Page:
T2 Trainspotting is a compellingly sobering follow-up to the much revered 1996 film. If its predecessor was the equivalent of a potently furious punk anthem than the 2017 release is akin to a melancholic and reflective Jazz Blues song with improvisational moments that feature an energetic, youthful zeal. The grim spectre of the past permeates the picture as moments from the original are mesmerizingly recalled in a visually dynamic manner. For example, early in the film when Mark Renton (Ewan McGregor) is conversing with his father and asking about his mother; there is a subtle silhouette of his long dead maternal figure in the empty spot at the kitchen table- where she would have been sitting.

The most vivid instances of the bygone days being visually conveyed come in the third act. There is a scene when Daniel “Spud” Murphy (Ewen Bremner) recalls the opening scene from Trainspotting as he looks upon an empty street. The small moment illustrates the significant meaning that people attach to seemingly familiar and mundane places.

Moreover, in the third act, Spud recalls an emotional memory involving Francis “Franco” Begbie (Robert Carlyle) that provides the title of both films with meaning and perspective. As the former is expounding upon the event, the memory is visually shown on the wall and is engulfed with a darkly blue tint that makes the moment feel like an immediate and surreal dream while simultaneously looking like a twisted Norman Rockwell painting.

And in the last scene, director Danny Boyle seamlessly blends past and present as the moment when young Renton is getting high in his room is juxtaposed with the present day character dancing to Iggy Pop’s Lust for Life. Soon after, the space between Renton and his bedroom seems to stretch to infinity. The effect is Boyle’s visceral surrealism taking on a new-found maturation.

The prevailing sombre sensibility of the film imbues its characters with a compelling weight. Instead of being exotic asides that punctuated Renton’s drug-laden odyssey in the original; the supporting players of T2 are interestingly drawn human beings who are weighed down by the decaying nature of time. Simon “Sick Boy” Williamson (Johnny Lee Miller) has become disenchanted and bitter since the last time he has seen his best friend. Begbie’s volatile disposition has increased because of his twenty-year incarceration. And in the most engaging side plot of the picture, Spud channels his rock-bottom existence by embracing the past through the written word.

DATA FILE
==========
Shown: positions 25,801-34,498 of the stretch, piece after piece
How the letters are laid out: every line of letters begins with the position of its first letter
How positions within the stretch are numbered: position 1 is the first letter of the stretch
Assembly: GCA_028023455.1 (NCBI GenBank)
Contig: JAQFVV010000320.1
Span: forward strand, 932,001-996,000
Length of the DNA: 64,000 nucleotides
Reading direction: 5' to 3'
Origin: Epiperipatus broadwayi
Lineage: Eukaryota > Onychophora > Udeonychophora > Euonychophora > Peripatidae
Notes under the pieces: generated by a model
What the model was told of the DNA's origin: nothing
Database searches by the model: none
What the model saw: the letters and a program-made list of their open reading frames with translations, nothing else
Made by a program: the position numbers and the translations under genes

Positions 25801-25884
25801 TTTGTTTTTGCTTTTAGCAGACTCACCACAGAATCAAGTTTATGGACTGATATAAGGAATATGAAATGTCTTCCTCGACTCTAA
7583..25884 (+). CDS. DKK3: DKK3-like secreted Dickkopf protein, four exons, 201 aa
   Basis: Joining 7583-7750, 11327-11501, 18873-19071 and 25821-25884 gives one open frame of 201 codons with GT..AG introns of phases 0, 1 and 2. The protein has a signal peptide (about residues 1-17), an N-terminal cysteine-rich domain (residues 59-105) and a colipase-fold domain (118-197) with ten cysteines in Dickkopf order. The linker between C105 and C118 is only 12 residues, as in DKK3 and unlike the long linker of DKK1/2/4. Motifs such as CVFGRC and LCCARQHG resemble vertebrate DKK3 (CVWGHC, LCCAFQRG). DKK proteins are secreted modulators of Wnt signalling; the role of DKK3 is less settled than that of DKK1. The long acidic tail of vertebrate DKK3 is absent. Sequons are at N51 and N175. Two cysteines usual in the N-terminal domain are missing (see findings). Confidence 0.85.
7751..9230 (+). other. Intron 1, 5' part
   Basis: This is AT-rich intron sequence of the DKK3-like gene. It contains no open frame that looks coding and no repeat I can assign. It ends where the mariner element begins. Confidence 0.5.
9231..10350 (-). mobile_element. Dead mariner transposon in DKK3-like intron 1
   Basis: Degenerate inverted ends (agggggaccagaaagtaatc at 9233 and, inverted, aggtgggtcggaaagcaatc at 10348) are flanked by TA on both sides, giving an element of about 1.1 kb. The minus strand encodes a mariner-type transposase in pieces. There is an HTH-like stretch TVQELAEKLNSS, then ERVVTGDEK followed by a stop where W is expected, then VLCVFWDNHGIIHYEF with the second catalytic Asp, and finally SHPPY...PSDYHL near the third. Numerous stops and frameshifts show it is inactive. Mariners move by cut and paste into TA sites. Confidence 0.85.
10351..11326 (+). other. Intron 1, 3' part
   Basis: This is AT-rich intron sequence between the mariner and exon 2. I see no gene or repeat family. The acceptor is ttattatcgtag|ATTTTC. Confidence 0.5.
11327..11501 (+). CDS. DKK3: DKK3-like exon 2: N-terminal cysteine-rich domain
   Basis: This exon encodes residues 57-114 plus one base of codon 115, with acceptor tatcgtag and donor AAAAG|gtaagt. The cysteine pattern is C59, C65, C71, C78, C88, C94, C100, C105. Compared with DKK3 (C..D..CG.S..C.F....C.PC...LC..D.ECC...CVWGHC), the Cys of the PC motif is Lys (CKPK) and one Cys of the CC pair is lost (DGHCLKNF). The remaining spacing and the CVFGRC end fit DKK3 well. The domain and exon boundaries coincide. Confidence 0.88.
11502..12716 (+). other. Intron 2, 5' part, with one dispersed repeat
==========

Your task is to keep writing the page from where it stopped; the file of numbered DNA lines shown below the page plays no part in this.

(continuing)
While McGregor dominated the last film like a sweeping hurricane, Carlyle is the acting tidal wave of T2, delivering a wonderfully moving and nuanced performance. Carlyle retains Begbie’s violent live wire nature, but it is his more quiet and reflective moments that cast an impression. Two scenes particularly impress.

The first is a scene when the hardened criminal returns to his family home to say goodbye. At this moment, Carlyle imbues Begbie with an astute and calm demeanour with his vocals and facial expressions. There is also a sense of profound regret that comes from Carlyle shaky delivery mainly evident when talking to Frank Jnr. (Scot Greenan) The scene is a harrowing and touching confession as the character acknowledges his shortcomings and lack of opportunity which will be redeemed by his son; who he states will be a better man than could ever hope to be.

The second is a moment in the tail end of the picture. At the height of Begbie’s hostile and murderous state, Renton calmly reminds his close friend about the first time they met in school. He recalls how Begbie was an older protective figure who would always make him feel safe. Carlye’s facial expressions in the midst of Renton’s plea for mercy is tear-inducing as the audience get a glimpse of the boy who once watched over Renton. At the same time, Carlye contrasts this with his desire for revenge, which is conveyed in the actors’ intensely animalistic eyes. The moment is a microcosm for the sequel in general; it refuses to get rid of its ingrained attributes despite possessing a self-awareness of the effect of two decades on its black comic heart.

Review: Trainspotting (1996)


Every director has a call to arms film, a picture that is made with the passion of a thousand suns and wholly represents the filmmaker’s most personal and striking work; even if it is not necessarily their most accomplished or is an objectively sound cinematic endeavour. Danny Boyle’s Trainspotting is demonstrably indicative of this auteurist paradigm. It is a film in which every frame is filled with an energetic verve and an all-encompassing youthful apathy that is sadistically funny in its reach and commendably accessible in its emotional resonance.

The mid-nineties picture is about four young friends who must overcome heroin addiction and mundanity in the midst of being economically downtrodden in Scotland’s capital city- Edinburgh. On an initial viewing, the film is seemingly an unflinching and ghastly anti-drugs advocation. However, on subsequent re-watchings, the film feels like a universal story in which central character Mark Renton (Ewan McGregor) is attempting to escape his hapless working class existence.